No one exemplifies the perfect enactment of guru yoga the way Yeshe Tsogyal has. As a student, teacher, then buddha herself, her story is deeply inspiring. I like to read it every couple of years, as it feels fresh and relevant at every reading. I marvel at the way the terma of her life story feels so relatable, even centuries later, in a completely different culture and country. For those who are resolute Vajrayana practitioners, the path of guru yoga is seemingly complex yet also quite simple.
In the life of Yeshe Tsogyal, we see an earnest student who clearly had past life karma connected to her teachers. She was born a being ripe for realization. Her birth itself was miraculous. She then met her guru, trained as a disciple, endured many trials, received teachings, and engaged in practice. As a budding teacher, she developed the qualities of a realized being, attaining signs, and eventually became a teacher, taking on the role of benefiting and teaching many humans. Eventually, she concealed great precious treasure teachings for future generations and attained buddhahood.
Her life story takes us through all these stages in detail. And the story feels very personal, as if we are there in that time, or she were here in ours. We can relate to her trials and tribulations, her doubts and confidence issues. Seeing someone so relatable move through these stages of attainment and realization to become a great teacher, and eventually a buddha, gives us ordinary practitioners a sense of hope that we, too, at whatever stage we are, can eventually attain enlightenment—whether in this or a future lifetime. Her spiritual biography (namthar) is a form of nourishment for the meditator.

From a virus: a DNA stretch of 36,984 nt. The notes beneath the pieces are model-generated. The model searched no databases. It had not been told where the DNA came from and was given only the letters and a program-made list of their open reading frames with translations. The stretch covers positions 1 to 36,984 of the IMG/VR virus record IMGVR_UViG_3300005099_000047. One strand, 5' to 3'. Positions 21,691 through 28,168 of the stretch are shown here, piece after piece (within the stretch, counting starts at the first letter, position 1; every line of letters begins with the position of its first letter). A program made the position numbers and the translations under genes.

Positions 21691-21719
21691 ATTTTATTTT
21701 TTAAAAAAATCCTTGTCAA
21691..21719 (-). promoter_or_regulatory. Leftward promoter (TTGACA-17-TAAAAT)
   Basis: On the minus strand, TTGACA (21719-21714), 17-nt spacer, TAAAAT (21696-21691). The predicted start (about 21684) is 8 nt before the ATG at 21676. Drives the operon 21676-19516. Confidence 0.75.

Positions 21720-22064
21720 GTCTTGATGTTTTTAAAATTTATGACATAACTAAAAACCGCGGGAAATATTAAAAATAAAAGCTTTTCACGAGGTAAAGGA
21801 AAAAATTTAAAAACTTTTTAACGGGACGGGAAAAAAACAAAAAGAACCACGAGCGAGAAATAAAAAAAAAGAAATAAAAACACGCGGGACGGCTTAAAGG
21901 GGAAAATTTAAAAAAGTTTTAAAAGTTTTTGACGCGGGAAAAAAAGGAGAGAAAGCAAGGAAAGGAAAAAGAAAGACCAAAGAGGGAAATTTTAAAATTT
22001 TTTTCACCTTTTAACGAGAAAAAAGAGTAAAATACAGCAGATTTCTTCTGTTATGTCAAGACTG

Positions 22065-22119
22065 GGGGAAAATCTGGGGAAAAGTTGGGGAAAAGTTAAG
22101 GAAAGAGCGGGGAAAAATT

Guru yoga—lama’i naljyor—means mixing one’s mind with the teacher’s mind. The concept is simple, although it may be easier said than done. It is dependent on faith, the kind mentioned in Part One of this series. Not blind faith, but confidence based on maturity and personal research into the lama’s Dharma character—as opposed to ordinary personality traits. Once we qualify and accept a teacher, we rely on our confidence in the guru and see them truly as a buddha, so that our mind may ripen by their teachings and example.
As my precious Lama Tharchin Rinpoche put it: “Our lama is the emanation of all past buddhas, the regent of all present buddhas, and the source of all future buddhas.” Therefore, they are kinder to us than all the buddhas, as they are present here in this very lifetime to show us perfect love, compassion, and wisdom, which are the qualities of a true lama. La-ma means nothing higher. Therefore, the lama is the highest source of inspiration and emulation for us as practitioners.* As Patrul Rinpoche so eloquently states, quoting tantra:
Better than meditating on a hundred thousand deities
For ten million kalpas
Is to think of one’s teacher for a single instant.**
There is no difference between meditating on our own lama, Guru Rinpoche, or Yeshe Tsogyal. As Dzongsar Khyentse Rinpoche puts it: “Yeshe Tsogyal is actually the voice of Guru Rinpoche. In fact, she is Guru Rinpoche in feminine form.”*** It is vital to have a living teacher in the present, but we also take the great masters, such as Yeshe Tsogyal, as our timeless gurus. Therefore, preserving her legacy in the modern world is of utmost importance, as well as praying to her as the guru.
Yeshe Tsogyal’s path from student to adept to teacher to enlightened being depended fully on her relationship with her teacher, Guru Rinpoche (Padmasambhava), whether he was nearby or not, or even in his bodily form any longer. And despite her lamentations about the limitations of being in a female form—based heavily on the patriarchy of the times—her teacher made it clear that her female incarnation was a benefit for realization:
Yogini seasoned in the Secret Mantra!
The ground of liberation
Is this human frame, this common human form—
And here distinctions, male or female,
Have no consequence.
And yet if bodhichitta graces it,
A woman’s form indeed will be supreme!****